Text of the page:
An extensive review of the included articles is described in Table S3 (Additional file 3). The distribution of the reviewed articles is represented in Fig. 2. Monitoring tools were divided into two main categories: physiological (for quantitative measurements of stress) and psychological (e.g., validated scales). The training set-ups in the studies were divided into simulation technologies i.e., box trainers, virtual reality (VR) simulators, robotic surgical systems, and augmented reality (AR) simulators; cadaveric or animal models; role play and mannequins; non-simulation based (i.e., navigation systems, interactive discussions, and video modules) and real interventions.

Fig. 2
figure 2

Distribution of the reviewed articles. The size of each circle indicates the number of reviewed articles covering a given monitoring method and the methods used to carry out the surgical task. Bars on the right indicate the total number of articles covering the corresponding monitoring method. The colors of the bars represent the two main categories of monitoring methods (orange for physiological measurements of stress, and green for psychological measurements of stress). Bars on the bottom indicate the number of articles that used the corresponding method to carry out the surgical task to be monitored

Stress parameter monitoring tools

Monitoring tools for physiological parameters

HR-based monitoring technologies that measures HR or heart rate variability (HRV) were used to monitor stress responses in 36 articles [11, 15, 20, 23, 24, 58,59,60,61,62,63,64,65,66,67,68,69,70,71,72,73,74,75,76,77,78,79,80,81,82,83,84,85,86,87,88]. The technologies were applied in studies involving simulation-based tasks with i.e., box trainers, VR simulators, robotic surgical simulators, and other technologies, in addition to real interventions. HR was used in [15, 23, 24, 59,60,61, 67, 69,70,71,72,73,74, 76, 81,82,83,84,85,86,87,88,89], while articles where HRV metrics were used are described in Table 1.

Table 1 Time and frequency-domain metrics derived from HRV

Hormone-based technologies using analysis of cortisol, alpha-amylase or testosterone as indicators of stress was found in 10 articles [15, 20, 23, 62, 66, 82, 85, 90,91,92]. The technologies were applied in studies involving simulation-based tasks with box trainers, VR simulators, robotic surgical systems, and other technologies, and in interventions. The main metric used in the articles is the amount of hormone present in the sample.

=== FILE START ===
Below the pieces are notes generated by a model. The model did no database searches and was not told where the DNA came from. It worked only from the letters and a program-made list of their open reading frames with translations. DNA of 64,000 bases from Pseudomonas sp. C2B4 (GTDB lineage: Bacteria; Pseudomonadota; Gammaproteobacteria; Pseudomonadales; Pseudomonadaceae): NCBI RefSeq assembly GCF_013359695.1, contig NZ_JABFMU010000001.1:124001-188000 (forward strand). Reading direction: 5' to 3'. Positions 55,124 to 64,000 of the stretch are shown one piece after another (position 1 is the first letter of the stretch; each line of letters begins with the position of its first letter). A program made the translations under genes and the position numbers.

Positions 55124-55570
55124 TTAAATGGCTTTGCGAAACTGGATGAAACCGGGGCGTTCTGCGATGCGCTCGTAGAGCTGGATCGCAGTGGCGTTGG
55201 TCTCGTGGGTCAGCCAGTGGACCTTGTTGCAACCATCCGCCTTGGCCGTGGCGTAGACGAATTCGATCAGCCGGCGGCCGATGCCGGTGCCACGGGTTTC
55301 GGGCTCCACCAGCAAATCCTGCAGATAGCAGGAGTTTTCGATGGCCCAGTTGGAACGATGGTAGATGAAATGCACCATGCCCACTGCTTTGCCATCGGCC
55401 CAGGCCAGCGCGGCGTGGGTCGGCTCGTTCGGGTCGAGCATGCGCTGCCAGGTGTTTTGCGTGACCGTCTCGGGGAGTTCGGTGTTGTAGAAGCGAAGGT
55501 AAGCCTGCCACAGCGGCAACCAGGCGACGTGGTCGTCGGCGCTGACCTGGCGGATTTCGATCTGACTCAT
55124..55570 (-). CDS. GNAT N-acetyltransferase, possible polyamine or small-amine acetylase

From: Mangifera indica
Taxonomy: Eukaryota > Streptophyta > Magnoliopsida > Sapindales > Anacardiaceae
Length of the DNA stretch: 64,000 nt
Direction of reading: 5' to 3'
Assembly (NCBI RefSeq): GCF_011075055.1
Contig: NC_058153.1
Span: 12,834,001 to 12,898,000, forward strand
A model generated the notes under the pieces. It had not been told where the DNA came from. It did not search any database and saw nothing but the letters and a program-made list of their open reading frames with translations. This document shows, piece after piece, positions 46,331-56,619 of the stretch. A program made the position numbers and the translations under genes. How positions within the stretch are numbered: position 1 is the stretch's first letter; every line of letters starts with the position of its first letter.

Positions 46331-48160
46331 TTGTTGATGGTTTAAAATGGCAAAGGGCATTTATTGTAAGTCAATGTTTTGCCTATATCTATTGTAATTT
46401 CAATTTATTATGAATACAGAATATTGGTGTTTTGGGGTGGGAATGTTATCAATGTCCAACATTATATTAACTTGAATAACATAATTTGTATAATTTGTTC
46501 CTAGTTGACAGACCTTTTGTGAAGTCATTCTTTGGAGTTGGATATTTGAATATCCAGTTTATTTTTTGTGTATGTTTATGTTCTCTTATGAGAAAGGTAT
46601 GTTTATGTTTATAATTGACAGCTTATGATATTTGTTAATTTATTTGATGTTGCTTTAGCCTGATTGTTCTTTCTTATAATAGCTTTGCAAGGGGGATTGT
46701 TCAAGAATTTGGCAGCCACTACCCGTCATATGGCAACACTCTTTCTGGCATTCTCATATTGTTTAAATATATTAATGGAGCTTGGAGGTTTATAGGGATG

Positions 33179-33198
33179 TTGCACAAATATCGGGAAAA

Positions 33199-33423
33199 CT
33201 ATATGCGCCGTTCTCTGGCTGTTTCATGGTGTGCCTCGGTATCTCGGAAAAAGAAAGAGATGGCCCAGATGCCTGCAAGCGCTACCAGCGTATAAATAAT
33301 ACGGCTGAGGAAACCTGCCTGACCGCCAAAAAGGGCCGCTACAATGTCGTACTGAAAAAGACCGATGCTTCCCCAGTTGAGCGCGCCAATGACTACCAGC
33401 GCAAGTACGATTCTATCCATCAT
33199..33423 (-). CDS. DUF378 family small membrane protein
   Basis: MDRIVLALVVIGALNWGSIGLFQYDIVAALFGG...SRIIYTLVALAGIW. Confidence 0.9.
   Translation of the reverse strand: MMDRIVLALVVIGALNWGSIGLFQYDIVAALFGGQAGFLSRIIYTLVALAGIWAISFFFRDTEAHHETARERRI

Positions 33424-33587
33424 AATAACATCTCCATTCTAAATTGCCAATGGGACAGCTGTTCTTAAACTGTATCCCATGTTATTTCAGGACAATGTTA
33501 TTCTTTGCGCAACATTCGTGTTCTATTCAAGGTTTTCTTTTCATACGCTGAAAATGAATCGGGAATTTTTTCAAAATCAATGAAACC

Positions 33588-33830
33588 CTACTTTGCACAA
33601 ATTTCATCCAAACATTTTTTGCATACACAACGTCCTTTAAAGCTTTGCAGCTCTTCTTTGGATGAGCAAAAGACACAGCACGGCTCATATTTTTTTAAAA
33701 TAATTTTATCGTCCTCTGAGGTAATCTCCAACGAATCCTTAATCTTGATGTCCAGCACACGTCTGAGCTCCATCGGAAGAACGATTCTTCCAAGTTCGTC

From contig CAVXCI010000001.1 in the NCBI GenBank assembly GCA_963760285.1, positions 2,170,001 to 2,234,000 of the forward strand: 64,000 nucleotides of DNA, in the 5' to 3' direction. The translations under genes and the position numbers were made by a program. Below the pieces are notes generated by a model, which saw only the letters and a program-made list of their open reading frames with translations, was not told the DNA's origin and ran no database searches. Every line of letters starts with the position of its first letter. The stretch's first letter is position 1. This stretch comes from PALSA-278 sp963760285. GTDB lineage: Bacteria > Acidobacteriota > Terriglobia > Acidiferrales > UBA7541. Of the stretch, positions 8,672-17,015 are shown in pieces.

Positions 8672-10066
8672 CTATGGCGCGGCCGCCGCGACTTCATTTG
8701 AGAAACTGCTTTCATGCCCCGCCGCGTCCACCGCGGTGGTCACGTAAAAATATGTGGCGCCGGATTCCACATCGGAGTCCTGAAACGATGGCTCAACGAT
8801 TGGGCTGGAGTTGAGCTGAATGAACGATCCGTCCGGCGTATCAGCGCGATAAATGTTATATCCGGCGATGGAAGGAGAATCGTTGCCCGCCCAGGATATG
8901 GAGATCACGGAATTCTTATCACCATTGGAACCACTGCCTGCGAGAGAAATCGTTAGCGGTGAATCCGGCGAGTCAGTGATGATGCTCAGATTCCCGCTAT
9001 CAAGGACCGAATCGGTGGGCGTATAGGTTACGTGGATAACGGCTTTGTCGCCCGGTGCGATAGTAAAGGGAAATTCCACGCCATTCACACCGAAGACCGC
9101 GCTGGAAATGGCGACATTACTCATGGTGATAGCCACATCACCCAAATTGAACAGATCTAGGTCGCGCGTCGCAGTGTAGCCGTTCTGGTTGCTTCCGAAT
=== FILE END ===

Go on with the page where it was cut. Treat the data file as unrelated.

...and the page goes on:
Electrodermal Skin Response (EDA) or Galvanic Skin Response (GSR) monitoring technologies were found in 6 articles [62, 66, 76, 93,94,95]. The technologies were used in studies involving simulation-based tasks with box trainers, VR simulators, and robotic surgical systems in addition to interventions. The main metric used in the articles was the mean value of the measures.

Heat-based monitoring technologies which include the analysis of thermal imaging, skin temperature, heat flux and perinasal thermal imaging were used in 6 articles [65, 76, 93, 96,97,98]. The technologies were used in studies involving simulation-based tasks with box trainers and VR simulators. The main metric for temperature is its average value [65, 76], while for thermal imaging is the mean energy per pixel [95,96,97] or heat flux [93].

Posture-based monitoring technologies include the analysis of posture patterns, muscle tone and body movements were used as indicators of stress in 4 articles [63,64,65, 94]. The technologies were used in studies involving simulation-based tasks with box trainers and other technologies, and interventions. Masseter tone [63, 64] and acceleration [65, 94] were the main metrics used.

Brain-related monitoring technologies including the use of electroencephalogram (EEG), and brain spectroscopy were used in 5 articles [23, 72, 83, 92, 99]. The technologies were used in studies involving simulation-based tasks with box trainers and VR simulators, and interventions. The main metrics used in these articles are the prefrontal cortex activation obtained through signal analysis [23, 72], and the power of mean alpha, gamma and beta waves [83, 92, 99].